Women-friendly agriculture

Published On: January 2, 2017 12:15 AM NPT By: Bhairab Raj Kaini

Bhairab Raj Kaini

Bhairab Raj Kaini

Bhairab Raj Kaini, columnist for Republica for the last ten years, is an agriculture expert with experience of forty years in the field.

Agriculture is being feminized in Nepal following the rapid exodus of men
In recent times more and more women have involved themselves in agriculture. Women’s participation in agriculture labor force in Nepal had increased from 36 percent in 1981 to 45 percent in 1991 and, by 2016, it had reached over 50 percent. Globally, women make up 45 percent of agricultural workforce—rising to 60 percent in parts of Africa and Asia—even though they own less than 20 percent of agricultural land, according to the UN Food and Agriculture Organization.

This suggests that agriculture is being feminized. In the Nepali context, this is mainly due to the decade-long armed conflict and poverty which resulted in high out-migration of rural men in search of lucrative jobs. In fact, women are now main producers of food and livestock and they also help with natural resources and bio-diversity conservation.

Because of their multiple roles, they have greatly contributed to overcoming household food insecurity. 

Integration of crops, livestock and forestry are characteristic features of Nepali agriculture in all three of its ecological regions. In farming, men and women work together, even though women’s involvement in farming activities varies with location, season, crop type, and on livestock and socio-economic features of households. Women’s involvement is higher in our hills and mountains compared to the plains. Women’s involvement in farming also varies with land-holding size. The larger the size, the lesser the involvement of women in farming activities. Also, the share of women labor force is higher in vegetable production than in fruit production.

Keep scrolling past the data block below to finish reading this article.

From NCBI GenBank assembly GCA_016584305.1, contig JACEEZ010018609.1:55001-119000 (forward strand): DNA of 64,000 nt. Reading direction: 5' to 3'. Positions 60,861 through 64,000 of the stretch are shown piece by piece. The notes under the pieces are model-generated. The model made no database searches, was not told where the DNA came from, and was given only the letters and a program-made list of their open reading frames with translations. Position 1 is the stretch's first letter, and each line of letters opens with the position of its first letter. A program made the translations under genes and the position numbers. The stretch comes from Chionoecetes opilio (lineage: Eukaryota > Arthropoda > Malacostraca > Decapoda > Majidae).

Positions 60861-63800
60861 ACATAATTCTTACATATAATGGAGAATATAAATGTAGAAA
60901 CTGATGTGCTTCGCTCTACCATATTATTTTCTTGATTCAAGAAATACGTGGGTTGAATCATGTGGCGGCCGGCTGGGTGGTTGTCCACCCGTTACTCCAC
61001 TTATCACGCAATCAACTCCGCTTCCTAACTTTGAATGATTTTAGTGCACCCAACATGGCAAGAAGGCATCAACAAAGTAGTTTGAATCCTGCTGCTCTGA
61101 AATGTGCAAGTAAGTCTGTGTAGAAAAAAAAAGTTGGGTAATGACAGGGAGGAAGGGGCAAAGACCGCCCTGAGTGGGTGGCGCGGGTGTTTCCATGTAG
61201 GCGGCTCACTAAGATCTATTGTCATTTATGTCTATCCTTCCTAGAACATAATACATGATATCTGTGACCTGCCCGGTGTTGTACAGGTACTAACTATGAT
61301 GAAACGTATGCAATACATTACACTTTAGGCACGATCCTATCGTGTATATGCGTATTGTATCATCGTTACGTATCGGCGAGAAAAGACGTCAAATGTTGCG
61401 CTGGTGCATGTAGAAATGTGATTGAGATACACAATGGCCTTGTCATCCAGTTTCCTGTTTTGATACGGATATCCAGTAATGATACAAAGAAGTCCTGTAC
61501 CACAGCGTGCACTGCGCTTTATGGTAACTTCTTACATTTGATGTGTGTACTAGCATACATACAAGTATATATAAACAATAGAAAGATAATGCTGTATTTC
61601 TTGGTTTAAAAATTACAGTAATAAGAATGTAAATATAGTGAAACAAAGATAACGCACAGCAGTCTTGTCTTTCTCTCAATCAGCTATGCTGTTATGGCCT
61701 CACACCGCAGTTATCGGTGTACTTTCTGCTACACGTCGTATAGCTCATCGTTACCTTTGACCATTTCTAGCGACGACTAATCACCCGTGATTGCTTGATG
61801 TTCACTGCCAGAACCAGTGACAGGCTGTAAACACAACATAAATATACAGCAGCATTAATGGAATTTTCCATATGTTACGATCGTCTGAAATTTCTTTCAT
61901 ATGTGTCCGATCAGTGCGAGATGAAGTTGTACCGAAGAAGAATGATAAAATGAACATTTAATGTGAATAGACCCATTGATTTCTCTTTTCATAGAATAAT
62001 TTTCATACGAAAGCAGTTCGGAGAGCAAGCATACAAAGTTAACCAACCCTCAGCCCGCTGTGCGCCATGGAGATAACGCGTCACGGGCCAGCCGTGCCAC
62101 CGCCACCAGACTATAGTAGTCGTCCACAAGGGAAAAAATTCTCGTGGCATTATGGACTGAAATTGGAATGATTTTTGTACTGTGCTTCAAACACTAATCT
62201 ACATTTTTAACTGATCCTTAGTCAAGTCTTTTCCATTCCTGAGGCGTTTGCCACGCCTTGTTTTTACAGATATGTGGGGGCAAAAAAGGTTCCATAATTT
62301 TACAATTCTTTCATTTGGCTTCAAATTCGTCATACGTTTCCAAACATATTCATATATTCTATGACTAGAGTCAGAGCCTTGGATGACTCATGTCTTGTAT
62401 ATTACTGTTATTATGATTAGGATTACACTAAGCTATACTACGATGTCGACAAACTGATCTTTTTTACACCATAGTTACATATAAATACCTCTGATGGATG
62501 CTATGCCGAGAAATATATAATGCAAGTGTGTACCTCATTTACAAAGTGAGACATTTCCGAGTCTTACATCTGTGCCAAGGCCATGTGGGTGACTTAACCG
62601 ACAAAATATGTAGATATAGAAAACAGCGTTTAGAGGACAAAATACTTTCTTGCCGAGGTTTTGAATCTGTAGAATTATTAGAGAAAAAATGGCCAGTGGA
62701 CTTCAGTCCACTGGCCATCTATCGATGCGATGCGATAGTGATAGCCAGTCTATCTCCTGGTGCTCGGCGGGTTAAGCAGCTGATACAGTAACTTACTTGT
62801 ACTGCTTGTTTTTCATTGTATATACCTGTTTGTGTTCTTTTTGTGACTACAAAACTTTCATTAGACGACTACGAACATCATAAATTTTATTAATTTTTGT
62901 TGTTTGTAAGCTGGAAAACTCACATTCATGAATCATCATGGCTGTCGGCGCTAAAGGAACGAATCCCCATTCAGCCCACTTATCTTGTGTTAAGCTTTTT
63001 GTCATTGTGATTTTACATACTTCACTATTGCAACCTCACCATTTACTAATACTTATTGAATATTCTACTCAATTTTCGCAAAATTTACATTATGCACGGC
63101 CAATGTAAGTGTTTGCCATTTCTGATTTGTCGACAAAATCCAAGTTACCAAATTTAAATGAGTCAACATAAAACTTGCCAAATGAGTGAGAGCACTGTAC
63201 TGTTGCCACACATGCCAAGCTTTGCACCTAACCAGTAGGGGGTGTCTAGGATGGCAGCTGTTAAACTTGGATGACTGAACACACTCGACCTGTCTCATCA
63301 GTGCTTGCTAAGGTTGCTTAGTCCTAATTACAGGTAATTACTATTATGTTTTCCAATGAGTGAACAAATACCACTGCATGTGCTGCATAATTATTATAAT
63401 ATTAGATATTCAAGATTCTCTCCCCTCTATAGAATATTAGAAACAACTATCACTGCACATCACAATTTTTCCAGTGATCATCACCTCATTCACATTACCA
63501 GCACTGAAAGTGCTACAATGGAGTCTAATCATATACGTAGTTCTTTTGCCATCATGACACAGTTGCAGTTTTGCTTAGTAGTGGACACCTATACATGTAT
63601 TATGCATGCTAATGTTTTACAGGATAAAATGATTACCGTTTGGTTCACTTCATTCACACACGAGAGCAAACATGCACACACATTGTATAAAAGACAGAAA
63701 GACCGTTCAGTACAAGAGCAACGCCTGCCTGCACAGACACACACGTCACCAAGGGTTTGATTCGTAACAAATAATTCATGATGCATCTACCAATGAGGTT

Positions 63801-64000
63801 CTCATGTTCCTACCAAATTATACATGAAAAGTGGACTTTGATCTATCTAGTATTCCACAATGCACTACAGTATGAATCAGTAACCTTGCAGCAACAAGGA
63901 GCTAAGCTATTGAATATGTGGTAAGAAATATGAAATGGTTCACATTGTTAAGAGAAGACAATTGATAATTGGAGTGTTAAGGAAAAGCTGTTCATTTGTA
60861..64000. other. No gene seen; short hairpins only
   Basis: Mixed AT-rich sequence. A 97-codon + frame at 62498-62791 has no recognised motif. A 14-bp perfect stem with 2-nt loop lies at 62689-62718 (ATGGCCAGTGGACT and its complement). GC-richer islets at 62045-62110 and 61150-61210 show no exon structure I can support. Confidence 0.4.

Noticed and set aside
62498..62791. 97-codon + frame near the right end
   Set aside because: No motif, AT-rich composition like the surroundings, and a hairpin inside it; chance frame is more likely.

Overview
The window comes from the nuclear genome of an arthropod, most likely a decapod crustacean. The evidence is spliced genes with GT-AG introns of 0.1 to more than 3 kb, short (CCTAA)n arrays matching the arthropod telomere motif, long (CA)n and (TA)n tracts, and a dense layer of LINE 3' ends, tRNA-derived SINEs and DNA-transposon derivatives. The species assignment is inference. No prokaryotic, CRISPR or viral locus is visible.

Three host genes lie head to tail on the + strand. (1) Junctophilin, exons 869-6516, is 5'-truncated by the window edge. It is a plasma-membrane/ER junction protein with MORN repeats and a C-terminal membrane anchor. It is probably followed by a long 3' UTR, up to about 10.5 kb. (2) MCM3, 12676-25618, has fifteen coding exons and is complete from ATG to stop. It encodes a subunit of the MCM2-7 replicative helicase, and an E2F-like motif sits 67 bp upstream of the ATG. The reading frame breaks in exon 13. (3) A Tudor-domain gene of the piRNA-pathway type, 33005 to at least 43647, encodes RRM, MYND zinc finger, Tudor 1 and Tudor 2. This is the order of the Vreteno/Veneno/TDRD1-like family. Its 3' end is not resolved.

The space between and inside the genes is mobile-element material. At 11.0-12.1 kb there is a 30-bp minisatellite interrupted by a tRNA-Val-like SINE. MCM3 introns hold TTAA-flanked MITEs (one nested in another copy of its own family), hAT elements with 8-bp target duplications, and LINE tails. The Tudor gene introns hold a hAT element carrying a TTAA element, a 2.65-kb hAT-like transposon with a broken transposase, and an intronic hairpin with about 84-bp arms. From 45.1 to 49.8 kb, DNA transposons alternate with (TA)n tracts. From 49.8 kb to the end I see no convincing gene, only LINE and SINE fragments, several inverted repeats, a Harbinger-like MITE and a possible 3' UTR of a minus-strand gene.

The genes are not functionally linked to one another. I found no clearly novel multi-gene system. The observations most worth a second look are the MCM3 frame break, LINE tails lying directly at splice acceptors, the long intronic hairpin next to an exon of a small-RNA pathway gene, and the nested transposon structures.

Many studies indicate that women work longer hours and have greater workloads compared to men. On a daily average, a Nepali woman works three hours longer than does a man. Among the three ecological regions, women of hills and mountains work longer as compared to women of plains.

Despite women’s increasing role in agriculture, traditional social norms and laws that are biased in favor of men act as barriers to women’s equitable access to productive resources. Most agricultural lands are still under the control of men due to the traditional Hindu law of succession, whereby male offspring are entitled all the parental property including land. Though the new Land Act provides daughter-in-law and unmarried daughters under 35 the same rights, this has not been fully practiced yet.

Another important agricultural resource is water. Since water is very much linked with land, activities related to irrigation are exclusively under men’s domain. Hence there is negligible participation of women in water users’ groups formed by the Department of Irrigation.

The other interesting thing is that although women are more involved in caring of farm animals then men, men make major decisions on buying and selling of livestock.